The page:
The Antwerp Hundreds

Portraits of a city's people, today

To mark the release of our Warriors edition, we've teamed up with This is Antwerp to bring you 100 Antwerp Warriors, a 100-strong selection of local movers and shakers setting the tone for the neighbourhood of tomorrow. From design and architecture to contemporary art and politics, these are the creatives shaping the narrative of the future.

Jasper Moonen

Jasper Moonen

Head of programmation, Kavka

Can you describe what you do? Where you are based, the neighbourhood you live in, your daily routine, the people you work with, the scene you feel the closest to.

I’m the programmer of Kavka, a youth centre based in the heart of Antwerp. We host approximately 220 events a year in our concert hall alone. Next to that, I host parties in other venues around town: So You Think You Can Funk and Next Level Shit being two examples. My daily routine pretty much looks like this: Wake up, check my mail, prepare for work. Once I’m in the office I try to combine my time to cover all the paperwork next to meeting promoters or having meetings with our team (which happens a lot, we’re 14 based in two offices and have more than 150 volunteers). On a production day I start to focus on the event from 14h onwards. Checking if all is ok with the promoter and artists. Briefing our crew, and especially the production manager who takes over in the evening. After work I mostly go to a show, theatre or hit a bar with friends somewhere around town. I can’t really plan ahead because I don’t know which nights I’d have to stay in Kavka. It’s always a bit impulsive. Our dedicated team of young volunteers is awesome and keep me in touch with youth culture.

How do you perceive Antwerp? In your view, what kind of city is it? Its people, its cultural landscape, its vibe? How does it compare to other, similarly-sized cities?

I have a love/hate relationship with our city and the people who live in it. As a promotor you meet a lot of kind, enthusiastic people, who care about the things you love. But Antwerp has it’s downsides as well, just like any other city.  Antwerp has a constantly shifting cultural landscape, thanks to the many art and music schools based in the city. Young talent pops up all the time. There’s a constant wave of new places to visit and unfortunately a lot are closing as well. 2017 kicked off pretty weird though without Petrol, Piaf, Emma VZW, Stadslimiet, Bar Gloed, Klub Goud and Kiebooms.

What would you say is Antwerp’s main appeal for creatives? What gives the city its edge?

Almost everything is possible in Antwerp, from the biggest commercial concept to the deepest underground performance. That’s the biggest plus. Antwerp hosts an insane amount of places where people can do what they want to do and experiment with their concepts and ideas. That’s why we have a rich cultural heritage that’s only getting bigger by the day.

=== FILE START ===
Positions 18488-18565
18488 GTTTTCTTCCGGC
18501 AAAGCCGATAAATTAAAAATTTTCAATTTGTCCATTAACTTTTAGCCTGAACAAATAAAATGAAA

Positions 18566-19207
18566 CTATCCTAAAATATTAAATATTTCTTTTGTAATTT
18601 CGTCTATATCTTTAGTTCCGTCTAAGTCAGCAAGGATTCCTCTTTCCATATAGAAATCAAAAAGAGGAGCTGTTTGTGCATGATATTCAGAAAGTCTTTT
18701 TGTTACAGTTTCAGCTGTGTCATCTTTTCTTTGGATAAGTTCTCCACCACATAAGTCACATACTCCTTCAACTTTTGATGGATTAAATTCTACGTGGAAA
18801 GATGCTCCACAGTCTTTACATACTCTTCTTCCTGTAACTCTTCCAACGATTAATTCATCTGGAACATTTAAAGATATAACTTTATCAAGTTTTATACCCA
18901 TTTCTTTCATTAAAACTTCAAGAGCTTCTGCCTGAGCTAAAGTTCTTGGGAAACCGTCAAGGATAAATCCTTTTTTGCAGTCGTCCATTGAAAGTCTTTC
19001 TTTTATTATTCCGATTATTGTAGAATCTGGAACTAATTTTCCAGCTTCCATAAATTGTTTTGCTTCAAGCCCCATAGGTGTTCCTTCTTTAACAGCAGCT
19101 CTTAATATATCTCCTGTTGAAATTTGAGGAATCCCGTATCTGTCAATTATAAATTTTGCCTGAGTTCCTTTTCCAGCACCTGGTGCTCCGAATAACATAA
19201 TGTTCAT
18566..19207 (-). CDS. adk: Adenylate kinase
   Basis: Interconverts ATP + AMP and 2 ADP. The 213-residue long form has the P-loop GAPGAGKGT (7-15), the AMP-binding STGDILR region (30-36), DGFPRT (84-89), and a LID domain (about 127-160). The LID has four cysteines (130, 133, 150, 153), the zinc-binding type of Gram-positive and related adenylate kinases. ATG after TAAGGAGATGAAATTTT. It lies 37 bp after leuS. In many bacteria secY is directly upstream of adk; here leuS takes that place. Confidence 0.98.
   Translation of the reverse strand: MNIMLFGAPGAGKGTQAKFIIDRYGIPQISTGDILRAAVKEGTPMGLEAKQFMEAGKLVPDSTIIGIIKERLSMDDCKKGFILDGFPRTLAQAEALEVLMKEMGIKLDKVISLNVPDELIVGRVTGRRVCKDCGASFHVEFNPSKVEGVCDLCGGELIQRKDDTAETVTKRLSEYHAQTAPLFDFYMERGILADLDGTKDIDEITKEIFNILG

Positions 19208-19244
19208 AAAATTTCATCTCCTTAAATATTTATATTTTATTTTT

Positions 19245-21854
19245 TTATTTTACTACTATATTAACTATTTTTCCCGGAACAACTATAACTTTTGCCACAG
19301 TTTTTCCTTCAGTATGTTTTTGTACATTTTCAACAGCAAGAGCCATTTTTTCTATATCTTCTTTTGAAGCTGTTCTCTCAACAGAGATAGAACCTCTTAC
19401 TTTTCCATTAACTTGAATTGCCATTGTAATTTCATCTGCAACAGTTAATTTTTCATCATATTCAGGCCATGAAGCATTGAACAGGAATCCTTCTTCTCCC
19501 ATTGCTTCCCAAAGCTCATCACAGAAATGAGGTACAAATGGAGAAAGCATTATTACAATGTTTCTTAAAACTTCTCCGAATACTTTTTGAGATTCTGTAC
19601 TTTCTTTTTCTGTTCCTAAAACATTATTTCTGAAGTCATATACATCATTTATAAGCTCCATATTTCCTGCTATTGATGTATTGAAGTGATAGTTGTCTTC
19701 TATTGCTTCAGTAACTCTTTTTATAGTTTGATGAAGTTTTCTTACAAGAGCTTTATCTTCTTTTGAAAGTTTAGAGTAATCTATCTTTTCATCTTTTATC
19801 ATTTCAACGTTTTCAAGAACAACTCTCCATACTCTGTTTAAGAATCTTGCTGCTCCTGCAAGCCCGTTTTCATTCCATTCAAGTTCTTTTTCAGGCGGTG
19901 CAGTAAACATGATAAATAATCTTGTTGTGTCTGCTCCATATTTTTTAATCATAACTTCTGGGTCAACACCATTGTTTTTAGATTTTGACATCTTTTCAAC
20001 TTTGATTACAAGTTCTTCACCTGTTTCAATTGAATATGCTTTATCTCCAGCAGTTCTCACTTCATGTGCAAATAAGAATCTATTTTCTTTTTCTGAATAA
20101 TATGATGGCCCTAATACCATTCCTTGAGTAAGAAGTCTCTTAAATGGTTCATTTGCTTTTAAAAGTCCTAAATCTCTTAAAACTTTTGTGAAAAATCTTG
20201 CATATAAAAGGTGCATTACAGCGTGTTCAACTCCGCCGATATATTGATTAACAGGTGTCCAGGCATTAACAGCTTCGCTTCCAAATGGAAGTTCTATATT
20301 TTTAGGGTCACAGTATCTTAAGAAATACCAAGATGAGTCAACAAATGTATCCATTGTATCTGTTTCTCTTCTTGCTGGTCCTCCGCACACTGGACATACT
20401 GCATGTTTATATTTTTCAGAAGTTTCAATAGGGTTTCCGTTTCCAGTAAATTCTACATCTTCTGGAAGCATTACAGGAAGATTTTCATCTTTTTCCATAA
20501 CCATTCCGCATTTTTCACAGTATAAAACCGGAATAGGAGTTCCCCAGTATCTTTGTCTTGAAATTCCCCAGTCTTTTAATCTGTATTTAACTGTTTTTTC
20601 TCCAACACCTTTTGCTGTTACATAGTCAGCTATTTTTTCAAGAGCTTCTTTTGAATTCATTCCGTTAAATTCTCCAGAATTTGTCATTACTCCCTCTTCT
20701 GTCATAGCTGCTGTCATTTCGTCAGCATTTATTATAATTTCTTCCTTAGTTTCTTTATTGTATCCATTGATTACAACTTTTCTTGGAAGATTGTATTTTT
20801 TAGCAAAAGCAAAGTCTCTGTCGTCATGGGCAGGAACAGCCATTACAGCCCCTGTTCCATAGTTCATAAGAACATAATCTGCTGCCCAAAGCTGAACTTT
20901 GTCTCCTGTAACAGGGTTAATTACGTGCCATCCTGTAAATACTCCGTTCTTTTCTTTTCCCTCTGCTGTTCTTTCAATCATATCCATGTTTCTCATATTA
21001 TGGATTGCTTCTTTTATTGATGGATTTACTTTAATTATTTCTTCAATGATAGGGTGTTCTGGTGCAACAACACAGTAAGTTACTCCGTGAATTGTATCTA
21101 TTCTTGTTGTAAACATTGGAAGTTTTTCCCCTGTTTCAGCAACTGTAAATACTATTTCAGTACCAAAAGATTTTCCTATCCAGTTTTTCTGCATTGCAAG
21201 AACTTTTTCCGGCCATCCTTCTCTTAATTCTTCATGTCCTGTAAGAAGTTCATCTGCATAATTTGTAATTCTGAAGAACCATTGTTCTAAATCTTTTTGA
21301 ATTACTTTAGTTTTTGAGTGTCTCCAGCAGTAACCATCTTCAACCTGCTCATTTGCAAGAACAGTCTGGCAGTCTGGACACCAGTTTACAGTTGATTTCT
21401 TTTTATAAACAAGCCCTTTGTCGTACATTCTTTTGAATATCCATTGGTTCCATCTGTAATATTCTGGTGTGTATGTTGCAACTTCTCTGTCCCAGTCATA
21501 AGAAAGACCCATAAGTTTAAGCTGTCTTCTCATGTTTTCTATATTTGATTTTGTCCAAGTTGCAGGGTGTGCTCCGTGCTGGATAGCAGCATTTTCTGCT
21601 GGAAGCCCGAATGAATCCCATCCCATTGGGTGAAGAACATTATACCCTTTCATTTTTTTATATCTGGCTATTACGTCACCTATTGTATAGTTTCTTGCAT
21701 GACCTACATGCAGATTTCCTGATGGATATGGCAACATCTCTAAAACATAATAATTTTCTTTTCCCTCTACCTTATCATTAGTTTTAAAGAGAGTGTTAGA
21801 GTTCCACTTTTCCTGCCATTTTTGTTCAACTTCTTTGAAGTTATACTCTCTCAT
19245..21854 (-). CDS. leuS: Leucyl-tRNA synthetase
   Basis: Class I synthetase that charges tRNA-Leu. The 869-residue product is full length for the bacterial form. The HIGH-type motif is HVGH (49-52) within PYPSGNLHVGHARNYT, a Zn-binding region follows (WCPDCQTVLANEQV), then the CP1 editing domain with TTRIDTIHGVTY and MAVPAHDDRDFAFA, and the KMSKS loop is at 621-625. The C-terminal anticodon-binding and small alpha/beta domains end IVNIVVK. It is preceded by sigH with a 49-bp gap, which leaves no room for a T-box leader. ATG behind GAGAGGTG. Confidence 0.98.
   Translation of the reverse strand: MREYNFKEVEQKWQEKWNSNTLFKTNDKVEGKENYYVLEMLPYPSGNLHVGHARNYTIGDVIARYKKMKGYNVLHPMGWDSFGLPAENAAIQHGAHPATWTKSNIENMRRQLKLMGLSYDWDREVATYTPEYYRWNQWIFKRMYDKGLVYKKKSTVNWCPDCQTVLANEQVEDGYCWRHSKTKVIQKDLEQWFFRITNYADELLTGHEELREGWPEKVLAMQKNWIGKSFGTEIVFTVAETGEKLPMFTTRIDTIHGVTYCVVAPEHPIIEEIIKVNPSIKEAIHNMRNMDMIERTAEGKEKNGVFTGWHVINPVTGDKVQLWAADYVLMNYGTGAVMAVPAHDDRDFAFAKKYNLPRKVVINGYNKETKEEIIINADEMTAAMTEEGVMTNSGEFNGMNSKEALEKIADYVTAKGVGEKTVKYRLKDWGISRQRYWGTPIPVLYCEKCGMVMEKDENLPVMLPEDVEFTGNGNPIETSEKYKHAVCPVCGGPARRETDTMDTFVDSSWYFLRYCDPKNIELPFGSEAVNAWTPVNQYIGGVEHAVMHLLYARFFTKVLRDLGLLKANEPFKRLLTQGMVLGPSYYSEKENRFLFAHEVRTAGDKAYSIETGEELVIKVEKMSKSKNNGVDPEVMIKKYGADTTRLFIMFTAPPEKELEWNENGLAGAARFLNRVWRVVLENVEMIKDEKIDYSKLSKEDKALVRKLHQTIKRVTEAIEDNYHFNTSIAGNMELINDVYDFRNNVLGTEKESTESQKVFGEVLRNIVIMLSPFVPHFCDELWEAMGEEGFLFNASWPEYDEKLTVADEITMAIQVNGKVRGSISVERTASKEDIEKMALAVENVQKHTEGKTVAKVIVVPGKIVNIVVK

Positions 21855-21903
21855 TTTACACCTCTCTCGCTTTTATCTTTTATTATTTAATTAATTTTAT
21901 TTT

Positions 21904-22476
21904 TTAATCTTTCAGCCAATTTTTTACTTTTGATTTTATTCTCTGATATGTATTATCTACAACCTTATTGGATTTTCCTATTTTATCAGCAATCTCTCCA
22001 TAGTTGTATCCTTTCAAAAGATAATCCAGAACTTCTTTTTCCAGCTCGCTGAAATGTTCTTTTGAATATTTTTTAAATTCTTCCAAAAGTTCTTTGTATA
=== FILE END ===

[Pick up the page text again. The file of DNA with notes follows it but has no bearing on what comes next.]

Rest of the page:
There’s a constant wave of new places to visit and unfortunately a lot are closing as well.

How would you say Antwerp contributed to making you who you are today? What role has the city played in shaping your outlook and career?

It basically did everything for me, next to having parents with a great taste in music. Thanks to the awesome underground shows and parties in places like Scheld’apen, Hof Ter Lo, Petrol, Freaks End Future, Bar Mondial, Envers-Swa, and Kavka, I started doing what I do now. My first show was in a basement in Berchem at JC Den Eglantier over 10 years ago. The most important meeting spot was Kavka, all the promotors back then met each other here. It’s also there that I met my long time collaborators Piet, Jules and Dries. Throughout the years, I helped organise, book and promote events and festivals all over the city. I think Doomsday Festival and Antwerp Open Air will ring a bell to most of the readers. In the meantime, I mostly worked at the infamous Spiegeltent and in September 2014, I started working at Kavka. So yeah, you could say the Antwerp scene shaped my career.

On a personal level, what would you like to see more of in the city?

More mid-sized and small (bar-)venues – we notice there just aren’t enough of these at the very moment. Every program is filled to the brim. A street filled with music bars, what the Suikerrui used to be in the past, would be fantastic to have back. Although I fear such things have become impossible due to all the noise complaints from the neighbours.

To you, what is the best way to spend a weekend in Antwerp? If you had to take out-of-towners to one place that truly symbolises the city, what would it be?

Meet the locals, get drunk and party your ass off. I’d also take them to our colleagues from Het Bos. One of the best places to have a healthy meal and when there’s a band playing it’s the perfect starter for your night out. Or of course a night at Kavka.
Jasper is pictured below on the right
Photography Thomas Ost